• Ben Fernando

Action this day

Updated: Apr 1

Last week, the UK passed the most grim milestone so far in the pandemic: 120,000 deaths. There are many questions to be asked about how our death toll has become the worst in Europe, and how our front-line workers ended up having to beat back a second and then a third wave of COVID-19. However, these are questions for the future.


As the Prime Minister sets out his ‘routes out of lockdown’, what we need now is not vague visions of a summer of freedom, but for his Government to address issues in three pressing areas of the pandemic response - vaccine roll-out, education and healthcare sectors, and the test-track-isolate system.


The Prime Minister has lauded the UK’s vaccination program as the key to beating the pandemic. This is true — and British scientists have made it so — but only in the long term. The campaign to target vaccine hesitancy must first be stepped-up to avoid undermining potential gains. Discussion of a new vaccine passport scheme is welcome, but a first step must be reducing vaccine hesitancy to its absolute lowest possible level.


The current plans see schools expected to reopen en-masse on March 8. Other than simply providing more tests, support is needed to make schools more secure in other ways, for example investment in better ventilation. Government announcements on this front have been noticeably absent.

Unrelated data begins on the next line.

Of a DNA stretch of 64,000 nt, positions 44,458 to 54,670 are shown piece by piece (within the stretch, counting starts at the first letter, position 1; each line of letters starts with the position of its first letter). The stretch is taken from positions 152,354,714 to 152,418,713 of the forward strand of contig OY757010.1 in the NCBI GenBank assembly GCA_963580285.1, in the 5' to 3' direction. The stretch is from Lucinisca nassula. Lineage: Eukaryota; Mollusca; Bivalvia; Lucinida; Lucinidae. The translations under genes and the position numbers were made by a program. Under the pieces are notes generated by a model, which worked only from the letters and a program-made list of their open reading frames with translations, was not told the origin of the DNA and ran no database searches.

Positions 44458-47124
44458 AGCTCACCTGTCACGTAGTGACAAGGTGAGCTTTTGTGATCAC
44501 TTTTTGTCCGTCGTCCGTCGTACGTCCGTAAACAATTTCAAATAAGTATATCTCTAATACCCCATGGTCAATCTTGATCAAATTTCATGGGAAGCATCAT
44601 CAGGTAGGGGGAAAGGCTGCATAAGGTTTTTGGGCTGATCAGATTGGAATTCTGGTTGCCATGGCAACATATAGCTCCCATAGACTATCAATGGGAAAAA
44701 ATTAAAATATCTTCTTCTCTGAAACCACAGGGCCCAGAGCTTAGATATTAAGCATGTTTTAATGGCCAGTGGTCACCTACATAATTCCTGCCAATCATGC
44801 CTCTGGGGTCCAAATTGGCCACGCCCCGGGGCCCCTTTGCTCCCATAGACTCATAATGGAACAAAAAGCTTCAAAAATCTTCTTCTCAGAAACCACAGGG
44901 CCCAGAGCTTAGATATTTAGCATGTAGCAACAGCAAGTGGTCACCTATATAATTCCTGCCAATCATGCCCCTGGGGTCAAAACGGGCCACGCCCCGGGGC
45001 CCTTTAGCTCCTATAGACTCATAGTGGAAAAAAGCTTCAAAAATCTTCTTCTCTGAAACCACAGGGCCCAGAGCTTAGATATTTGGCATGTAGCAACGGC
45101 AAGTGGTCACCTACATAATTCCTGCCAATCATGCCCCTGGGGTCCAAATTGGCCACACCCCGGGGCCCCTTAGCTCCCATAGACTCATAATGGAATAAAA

Likewise, the inability of hospital workers to access the PPE they need almost a year into the pandemic (and the Health Secretary’s apparent recent claim that there had never been a shortage!) are both inexcusable and scandalous. Inaction on these fronts continues to undermine the Prime Minister’s claim to be ‘doing all we can’.


Finally, the long-suffering test-trace-isolate system must be subjected to an urgent, independent review if we are to ensure that clusters can be isolated quickly once we move into a more open phase of the lockdown lifting. The WHO have been clear throughout that contact tracing is a key part of pandemic suppression, but the UK system has been continually hampered by low tracing rates. The Government must also improve the financial support available to those self-isolating - the cost of doing this would be minuscule compared to the £22bn spent on the tracing system so far. Similarly, mandatory isolation plans for those returning from abroad should be introduced immediately.


From healthcare to education, the UK has been worse hit by the pandemic than almost every other country. This did not happen by chance, it was (and is) because of a failure of political leadership. Unless the Prime Minister takes urgent action to address the issues around the vaccine roll-out, the contact tracing system, and support for key sectors, last week’s sombre milestone will be the first of many passed this year.



Churchill used to mark issues needing urgent attention with a sticker which said ‘action this day’. The Prime Minister owes it to us all - but especially to those who have lost loved ones - to take a leaf out of his longtime hero’s book and give these issues the attention they deserve.


The views expressed in blog posts are the views of the author alone and do not necessarily represent the view of Scientists for Labour (SfL) unless posted from the official SfL account.

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